You are in a busy supermarket, you look into your purse and you cannot find the right money. The queue is building up behind you, people start to lose their patience. Can you imagine how that feels?
This is one of the examples that came up at today’s Dementia Friends training session at work, provided by an Alzheimer’s Society volunteer (a Dementia Champion). It is an example that I know very well. One of my grandfathers did have a condition that involved dementia-type symptoms and when the euro was introduced in 2002 in Catalonia he stopped going to supermarkets. From then on he would only shop in a few small local shops and market stalls where he trusted the owners enough to hand over his wallet and let them pick out the right amount of money. The first time I witnessed this I was struck both by how vulnerable he had become and by the wonderful way in which those people helped him continue doing the shopping and retain some of his independence.
His independence had become dependent on having people in his local community who knew him and adapted to his changing needs and abilities. Ideally, if faced with a condition like dementia, we would want to live in a community where people would recognise the signs and do these little things that can make such a difference.
The Dementia Friends initiative of the Alzheimer’s Society aims to ensure that people with dementia find their communities friendlier and easier. It is all about small gestures and understanding that can make the difference between someone becoming isolated and housebound or being able to remain socially active and as independent as possible. They aim to reach 1 million people through their Dementia Friends information sessions. These sessions take just one hour and, despite my personal and even professional experience with dementia, the one I have done today has opened my eyes both to how it may feel to live with dementia and to my own misconceptions about it. And I want to help spread the word, which is why I have also signed up to train to become a Dementia Friends Champion so I can help them reach more people.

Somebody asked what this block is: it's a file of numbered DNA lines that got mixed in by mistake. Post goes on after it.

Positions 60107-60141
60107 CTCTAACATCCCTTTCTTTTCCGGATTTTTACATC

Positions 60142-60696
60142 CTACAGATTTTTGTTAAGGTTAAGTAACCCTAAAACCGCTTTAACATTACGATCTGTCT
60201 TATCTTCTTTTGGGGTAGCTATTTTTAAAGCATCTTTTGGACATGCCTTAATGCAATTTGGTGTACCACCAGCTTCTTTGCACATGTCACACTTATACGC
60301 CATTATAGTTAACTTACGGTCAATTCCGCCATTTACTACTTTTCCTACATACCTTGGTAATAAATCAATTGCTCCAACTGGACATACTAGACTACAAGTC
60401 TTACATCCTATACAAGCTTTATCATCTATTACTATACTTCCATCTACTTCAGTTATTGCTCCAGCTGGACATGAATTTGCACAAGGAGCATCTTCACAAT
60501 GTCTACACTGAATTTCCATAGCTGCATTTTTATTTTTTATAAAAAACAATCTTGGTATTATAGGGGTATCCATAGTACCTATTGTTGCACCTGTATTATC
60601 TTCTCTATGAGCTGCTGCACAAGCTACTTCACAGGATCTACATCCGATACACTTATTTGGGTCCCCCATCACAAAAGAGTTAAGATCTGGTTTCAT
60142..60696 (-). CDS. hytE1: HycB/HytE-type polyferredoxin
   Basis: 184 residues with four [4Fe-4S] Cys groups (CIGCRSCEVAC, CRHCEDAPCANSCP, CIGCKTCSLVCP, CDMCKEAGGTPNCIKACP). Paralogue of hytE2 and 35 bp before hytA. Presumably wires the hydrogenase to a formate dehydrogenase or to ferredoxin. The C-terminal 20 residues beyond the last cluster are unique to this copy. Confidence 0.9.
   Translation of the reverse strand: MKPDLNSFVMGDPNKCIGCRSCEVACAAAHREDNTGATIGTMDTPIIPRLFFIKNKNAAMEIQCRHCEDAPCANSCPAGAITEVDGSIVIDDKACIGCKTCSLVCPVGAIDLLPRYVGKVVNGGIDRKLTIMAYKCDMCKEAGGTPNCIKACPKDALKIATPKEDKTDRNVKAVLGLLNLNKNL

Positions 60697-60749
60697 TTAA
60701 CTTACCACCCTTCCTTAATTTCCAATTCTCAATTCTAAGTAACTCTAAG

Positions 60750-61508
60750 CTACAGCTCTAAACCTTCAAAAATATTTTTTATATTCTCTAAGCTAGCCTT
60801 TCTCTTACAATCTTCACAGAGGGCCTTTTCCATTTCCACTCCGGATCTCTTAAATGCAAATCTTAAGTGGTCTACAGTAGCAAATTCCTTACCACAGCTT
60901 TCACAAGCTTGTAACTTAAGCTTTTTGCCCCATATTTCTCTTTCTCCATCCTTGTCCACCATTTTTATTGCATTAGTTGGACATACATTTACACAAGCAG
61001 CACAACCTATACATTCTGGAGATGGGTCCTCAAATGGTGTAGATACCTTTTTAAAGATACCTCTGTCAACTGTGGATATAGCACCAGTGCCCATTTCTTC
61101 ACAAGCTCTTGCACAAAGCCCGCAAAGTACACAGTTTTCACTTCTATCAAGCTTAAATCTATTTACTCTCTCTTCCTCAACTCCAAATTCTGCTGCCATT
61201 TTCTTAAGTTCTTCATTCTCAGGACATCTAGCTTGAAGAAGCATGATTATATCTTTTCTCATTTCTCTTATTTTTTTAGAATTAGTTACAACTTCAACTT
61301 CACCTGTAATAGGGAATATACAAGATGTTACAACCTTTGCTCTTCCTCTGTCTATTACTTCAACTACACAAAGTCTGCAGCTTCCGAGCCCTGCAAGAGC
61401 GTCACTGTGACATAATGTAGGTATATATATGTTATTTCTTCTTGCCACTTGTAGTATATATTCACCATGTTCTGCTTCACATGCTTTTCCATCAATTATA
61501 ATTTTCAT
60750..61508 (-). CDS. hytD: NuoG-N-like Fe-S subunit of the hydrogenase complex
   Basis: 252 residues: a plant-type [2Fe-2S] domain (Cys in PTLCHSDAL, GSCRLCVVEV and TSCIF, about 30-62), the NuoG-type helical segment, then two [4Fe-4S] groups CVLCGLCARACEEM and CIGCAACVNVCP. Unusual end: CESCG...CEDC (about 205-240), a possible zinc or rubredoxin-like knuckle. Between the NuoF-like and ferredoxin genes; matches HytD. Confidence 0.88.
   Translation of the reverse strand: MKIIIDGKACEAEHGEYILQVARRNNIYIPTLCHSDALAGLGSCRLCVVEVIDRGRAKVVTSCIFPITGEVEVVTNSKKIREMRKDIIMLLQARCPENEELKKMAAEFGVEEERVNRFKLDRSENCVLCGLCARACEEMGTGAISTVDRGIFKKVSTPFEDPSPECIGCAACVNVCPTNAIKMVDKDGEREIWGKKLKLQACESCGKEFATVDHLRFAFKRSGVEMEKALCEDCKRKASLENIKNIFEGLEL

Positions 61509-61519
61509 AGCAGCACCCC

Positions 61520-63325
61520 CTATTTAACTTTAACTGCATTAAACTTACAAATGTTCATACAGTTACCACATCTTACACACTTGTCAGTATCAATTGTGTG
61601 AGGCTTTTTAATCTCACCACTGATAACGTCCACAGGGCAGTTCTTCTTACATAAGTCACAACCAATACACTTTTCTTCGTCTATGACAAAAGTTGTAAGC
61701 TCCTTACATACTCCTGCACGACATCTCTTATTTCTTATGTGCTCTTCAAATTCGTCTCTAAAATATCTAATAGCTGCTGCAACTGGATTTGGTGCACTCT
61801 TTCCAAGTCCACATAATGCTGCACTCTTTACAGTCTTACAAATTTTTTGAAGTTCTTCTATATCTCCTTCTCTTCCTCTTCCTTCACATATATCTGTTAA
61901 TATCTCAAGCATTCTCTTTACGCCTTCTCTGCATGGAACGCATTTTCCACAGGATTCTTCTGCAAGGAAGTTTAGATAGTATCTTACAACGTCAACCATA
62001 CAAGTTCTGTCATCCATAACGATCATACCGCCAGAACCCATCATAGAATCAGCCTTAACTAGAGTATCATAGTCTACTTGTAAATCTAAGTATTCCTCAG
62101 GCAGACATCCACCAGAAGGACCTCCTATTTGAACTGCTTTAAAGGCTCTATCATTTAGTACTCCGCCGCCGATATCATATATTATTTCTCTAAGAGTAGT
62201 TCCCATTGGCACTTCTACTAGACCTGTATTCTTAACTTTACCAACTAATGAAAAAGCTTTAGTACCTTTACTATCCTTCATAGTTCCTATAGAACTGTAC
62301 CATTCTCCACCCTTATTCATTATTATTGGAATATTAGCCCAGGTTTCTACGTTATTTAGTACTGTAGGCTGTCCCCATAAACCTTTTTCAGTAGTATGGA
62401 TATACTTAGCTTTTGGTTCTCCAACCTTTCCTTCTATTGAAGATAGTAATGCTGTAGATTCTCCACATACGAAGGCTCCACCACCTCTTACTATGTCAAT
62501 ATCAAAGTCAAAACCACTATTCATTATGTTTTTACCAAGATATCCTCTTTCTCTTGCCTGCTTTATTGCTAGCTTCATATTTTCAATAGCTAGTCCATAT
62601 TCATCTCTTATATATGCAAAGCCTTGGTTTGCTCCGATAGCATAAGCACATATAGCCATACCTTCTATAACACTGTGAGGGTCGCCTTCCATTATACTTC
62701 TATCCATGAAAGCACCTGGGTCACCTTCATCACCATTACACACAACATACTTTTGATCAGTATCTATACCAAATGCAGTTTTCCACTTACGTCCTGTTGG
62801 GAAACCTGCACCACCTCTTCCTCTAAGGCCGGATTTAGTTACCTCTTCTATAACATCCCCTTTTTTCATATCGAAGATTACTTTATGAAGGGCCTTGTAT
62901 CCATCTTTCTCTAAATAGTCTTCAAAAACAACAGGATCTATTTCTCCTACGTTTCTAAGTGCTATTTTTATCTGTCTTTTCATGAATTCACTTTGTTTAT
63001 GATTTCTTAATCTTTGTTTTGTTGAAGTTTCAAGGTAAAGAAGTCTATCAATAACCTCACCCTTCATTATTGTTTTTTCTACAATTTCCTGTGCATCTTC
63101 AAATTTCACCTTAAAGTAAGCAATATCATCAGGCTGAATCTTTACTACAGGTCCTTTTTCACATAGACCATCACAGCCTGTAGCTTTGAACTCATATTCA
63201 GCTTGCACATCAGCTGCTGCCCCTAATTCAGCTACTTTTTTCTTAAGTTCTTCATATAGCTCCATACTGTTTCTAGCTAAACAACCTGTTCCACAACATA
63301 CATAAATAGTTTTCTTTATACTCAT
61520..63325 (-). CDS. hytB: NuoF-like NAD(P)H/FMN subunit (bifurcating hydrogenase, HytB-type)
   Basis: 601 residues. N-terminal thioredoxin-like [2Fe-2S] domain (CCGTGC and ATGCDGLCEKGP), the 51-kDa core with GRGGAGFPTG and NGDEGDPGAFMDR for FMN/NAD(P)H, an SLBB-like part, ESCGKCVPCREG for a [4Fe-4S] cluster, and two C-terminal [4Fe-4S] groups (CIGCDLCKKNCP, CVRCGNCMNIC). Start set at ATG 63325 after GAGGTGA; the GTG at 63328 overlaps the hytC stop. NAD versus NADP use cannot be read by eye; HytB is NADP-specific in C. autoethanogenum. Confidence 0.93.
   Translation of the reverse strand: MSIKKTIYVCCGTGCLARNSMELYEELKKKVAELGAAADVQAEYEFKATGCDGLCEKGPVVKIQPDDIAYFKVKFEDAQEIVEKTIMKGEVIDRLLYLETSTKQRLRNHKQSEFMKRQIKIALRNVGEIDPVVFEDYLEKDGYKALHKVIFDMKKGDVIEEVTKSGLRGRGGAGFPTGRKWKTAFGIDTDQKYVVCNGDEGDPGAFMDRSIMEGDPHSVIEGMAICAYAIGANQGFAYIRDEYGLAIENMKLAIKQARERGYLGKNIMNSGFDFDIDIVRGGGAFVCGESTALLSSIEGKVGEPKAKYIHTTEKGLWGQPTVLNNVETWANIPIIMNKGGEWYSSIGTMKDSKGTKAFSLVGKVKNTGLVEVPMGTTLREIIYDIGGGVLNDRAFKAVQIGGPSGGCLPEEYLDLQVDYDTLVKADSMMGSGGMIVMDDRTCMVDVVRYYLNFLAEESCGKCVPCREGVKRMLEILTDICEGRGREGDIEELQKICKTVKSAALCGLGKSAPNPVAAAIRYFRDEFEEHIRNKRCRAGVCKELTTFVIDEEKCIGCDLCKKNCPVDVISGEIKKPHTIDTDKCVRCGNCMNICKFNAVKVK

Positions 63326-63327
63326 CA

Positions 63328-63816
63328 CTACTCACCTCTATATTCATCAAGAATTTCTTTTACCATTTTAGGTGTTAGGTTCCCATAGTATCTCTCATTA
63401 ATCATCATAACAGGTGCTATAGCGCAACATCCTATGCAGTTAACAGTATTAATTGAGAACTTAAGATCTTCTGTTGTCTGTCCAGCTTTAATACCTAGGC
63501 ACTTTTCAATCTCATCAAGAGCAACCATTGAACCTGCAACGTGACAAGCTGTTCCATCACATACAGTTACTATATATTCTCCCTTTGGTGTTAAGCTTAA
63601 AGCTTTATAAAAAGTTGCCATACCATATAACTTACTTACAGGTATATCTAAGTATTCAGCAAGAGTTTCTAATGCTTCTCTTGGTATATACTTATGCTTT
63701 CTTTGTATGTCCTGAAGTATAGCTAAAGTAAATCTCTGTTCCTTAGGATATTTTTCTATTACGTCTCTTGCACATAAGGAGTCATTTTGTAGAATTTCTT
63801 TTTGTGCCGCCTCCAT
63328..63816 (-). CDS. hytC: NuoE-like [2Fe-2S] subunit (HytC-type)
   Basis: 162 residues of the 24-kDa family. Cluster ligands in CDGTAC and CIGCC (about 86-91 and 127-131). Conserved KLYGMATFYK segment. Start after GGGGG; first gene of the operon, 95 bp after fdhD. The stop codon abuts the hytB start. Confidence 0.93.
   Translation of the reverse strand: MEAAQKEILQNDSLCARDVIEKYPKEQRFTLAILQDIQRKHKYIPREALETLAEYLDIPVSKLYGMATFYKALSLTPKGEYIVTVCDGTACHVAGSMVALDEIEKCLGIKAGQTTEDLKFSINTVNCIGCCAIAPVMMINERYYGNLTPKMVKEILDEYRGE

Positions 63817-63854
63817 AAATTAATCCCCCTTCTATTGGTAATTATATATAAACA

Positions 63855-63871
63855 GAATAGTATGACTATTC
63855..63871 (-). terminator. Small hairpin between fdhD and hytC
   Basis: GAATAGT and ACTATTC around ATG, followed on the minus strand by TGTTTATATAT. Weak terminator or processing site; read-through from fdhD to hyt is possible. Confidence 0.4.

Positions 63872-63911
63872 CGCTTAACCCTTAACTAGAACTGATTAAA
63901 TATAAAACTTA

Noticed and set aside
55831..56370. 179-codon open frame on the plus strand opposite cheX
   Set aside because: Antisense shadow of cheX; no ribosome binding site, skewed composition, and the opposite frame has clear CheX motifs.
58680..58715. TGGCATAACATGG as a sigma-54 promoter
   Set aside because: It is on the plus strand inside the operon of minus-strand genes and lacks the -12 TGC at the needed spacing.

There are, of course, many other people in our communities for whom these small gestures and a more open mind would make a big difference. It is always too easy to judge people when their behaviours and abilities are unexpected and perhaps take away some of our precious time or even inconvenience us. Some may have dementia, some may have other conditions. Perhaps the child whose parents are unable to calm him down in the supermarket has autism and they are actually doing a great job keeping him safe despite the fact that they can’t stop him screaming. Yet it is so easy to pass judgement and become irritated. It is good to be reminded that one day we can all be the person who generates a long queue at the train ticket machine, or the supermarket till and to think about how we could be made to feel better and even be helped in that situation.